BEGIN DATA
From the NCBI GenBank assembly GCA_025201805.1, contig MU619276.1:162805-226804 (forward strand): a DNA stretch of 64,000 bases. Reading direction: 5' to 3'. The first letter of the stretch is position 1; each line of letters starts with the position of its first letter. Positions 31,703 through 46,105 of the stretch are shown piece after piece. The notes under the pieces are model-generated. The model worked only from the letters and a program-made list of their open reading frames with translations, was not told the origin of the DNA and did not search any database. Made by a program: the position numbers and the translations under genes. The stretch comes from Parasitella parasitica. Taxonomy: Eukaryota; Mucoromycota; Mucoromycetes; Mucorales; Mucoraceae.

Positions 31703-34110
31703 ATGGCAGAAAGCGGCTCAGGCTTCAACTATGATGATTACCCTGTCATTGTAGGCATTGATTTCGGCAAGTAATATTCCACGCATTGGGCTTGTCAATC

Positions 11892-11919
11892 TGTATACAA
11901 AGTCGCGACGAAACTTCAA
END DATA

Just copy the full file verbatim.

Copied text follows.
From the NCBI GenBank assembly GCA_025201805.1, contig MU619276.1:162805-226804 (forward strand): a DNA stretch of 64,000 bases. Reading direction: 5' to 3'. The first letter of the stretch is position 1; each line of letters starts with the position of its first letter. Positions 31,703 through 46,105 of the stretch are shown piece after piece. The notes under the pieces are model-generated. The model worked only from the letters and a program-made list of their open reading frames with translations, was not told the origin of the DNA and did not search any database. Made by a program: the position numbers and the translations under genes. The stretch comes from Parasitella parasitica. Taxonomy: Eukaryota; Mucoromycota; Mucoromycetes; Mucorales; Mucoraceae.

Positions 31703-34110
31703 ATGGCAGAAAGCGGCTCAGGCTTCAACTATGATGATTACCCTGTCATTGTAGGCATTGATTTCGGCAAGTAATATTCCACGCATTGGGCTTGTCAATC

Positions 11892-11919
11892 TGTATACAA
11901 AGTCGCGACGAAACTTCAA